Wednesday, December 29, 2010

saddle up, see you on the moon

The Top 10 Albums of 2010

3. Sleigh Bells - Treats (bedshaped)

I've never heard of them before, I don't know much about them, apart from there's a guy and girl who hail from Brooklyn, and they sound so different, it's almost scary. What I also know, is that this album gave me goose-bumps from the first time I played it. Why? Because it sounds so huge, so widescreen, so immense, so intense, so fresh and so captivating compared to anything else I've heard this year. By half way through the first spin, my head was already telling me I'd found something wild and very special.

Eleven tracks; most of them running between two and three minutes gives this album a sleek feel. The short, punchy songs that fizzle, pop and bang are like the closest thing to being able to listen to musical explosions, each track effervescing and bubbling over into a huge sound, without over-stepping the mark.

Distortion, samples, slamming programmed percussion, grinding and often piercing guitars, bizarre keyboard sounds, squealing feedback and various other musical instruments beaten, stretched, banged, flipped and scratched (amongst other things) form the melodic noise. The female vocals are sampled, distorted, fed through emulators and squeezed through all manner of jigger-pokery wizardry to fine effect. What the listener is left with, is a powerful bombastic noise, that still remains melodic and catchy, with plenty of hooks and filled with engaging qualities that simply begs for replays.

Album opener, Tell 'Em blasts it's way through to the eardrums from the off. Fuzzy guitars provide the riff, machine gun percussion provides the beats, female vocals provide one of the many hooks. It's a fantastic opener and a brilliant introduction into what is about to follow. And what follows is pretty much more of the same, without sounding too 'samey'. Each track knuckles down and chews into the listeners brain. Catchy riffs and hooks bury themselves deep, rearing their heads once again, and that's a great, and rather impressive formula that shows the strength of this duo on this album.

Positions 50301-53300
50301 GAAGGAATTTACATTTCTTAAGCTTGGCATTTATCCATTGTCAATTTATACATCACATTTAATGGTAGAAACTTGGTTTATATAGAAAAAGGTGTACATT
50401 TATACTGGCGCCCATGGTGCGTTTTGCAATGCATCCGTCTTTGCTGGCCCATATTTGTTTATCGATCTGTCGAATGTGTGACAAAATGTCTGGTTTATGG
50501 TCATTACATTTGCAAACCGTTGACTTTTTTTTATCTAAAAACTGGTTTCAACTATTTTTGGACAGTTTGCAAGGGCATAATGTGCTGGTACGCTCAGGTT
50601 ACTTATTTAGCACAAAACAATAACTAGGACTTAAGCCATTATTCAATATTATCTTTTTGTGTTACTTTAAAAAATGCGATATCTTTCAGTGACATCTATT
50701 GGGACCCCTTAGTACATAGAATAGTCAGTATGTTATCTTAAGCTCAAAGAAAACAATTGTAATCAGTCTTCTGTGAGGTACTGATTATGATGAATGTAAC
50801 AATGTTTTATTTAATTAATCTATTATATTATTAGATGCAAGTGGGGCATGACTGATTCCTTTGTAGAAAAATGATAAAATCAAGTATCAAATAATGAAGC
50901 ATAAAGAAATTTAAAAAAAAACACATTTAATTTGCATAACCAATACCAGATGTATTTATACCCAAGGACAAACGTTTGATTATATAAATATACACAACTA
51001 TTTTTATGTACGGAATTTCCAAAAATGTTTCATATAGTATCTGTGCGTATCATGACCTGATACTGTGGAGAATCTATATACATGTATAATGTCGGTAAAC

This music hits you hard. It doesn't back down. It doesn't let up or falter. It's almost relentless, like a boxing opponent that keep pounding body blows and upper-cuts. And it leaves you pretty breathless by the time the album closes. The rare breather comes just over half way through, in the shape of Rill Rill, the albums most melodic song by a long stretch. Gorgeous and catchy vocals, acoustic guitars and chiming keys are the true beauty here and whilst I'd say there's no potential singles to be found on this album, this track would be my only slight possibility.

Will they ever follow this up with another release? Who knows. To me, it sounds the sort of strikingly different debut album that will just be left to it's own devices. Never to be followed. Never to be bettered. Certainly not everybody's cup of tea, but absolutely worth at least one listen.

Listen to : Rill Rill

3. Manic Street Preachers - Postcards From A Young Man (Swisslet)

You could probably argue that Manic Street Preachers have been two completely separate bands in their career: in the early days, they were an urgent, wordy, punk band driven on by the slogans, lyrics and restless intelligence of Richey James Edwards. After Richey’s disappearance, they became a different band: a much more anthemic band writing wistful rock songs that gained them huge commercial success. Of the two bands, I have always preferred the edgier earlier work. Everything Must Go is a fine album, but for me The Holy Bible has always been their masterpiece.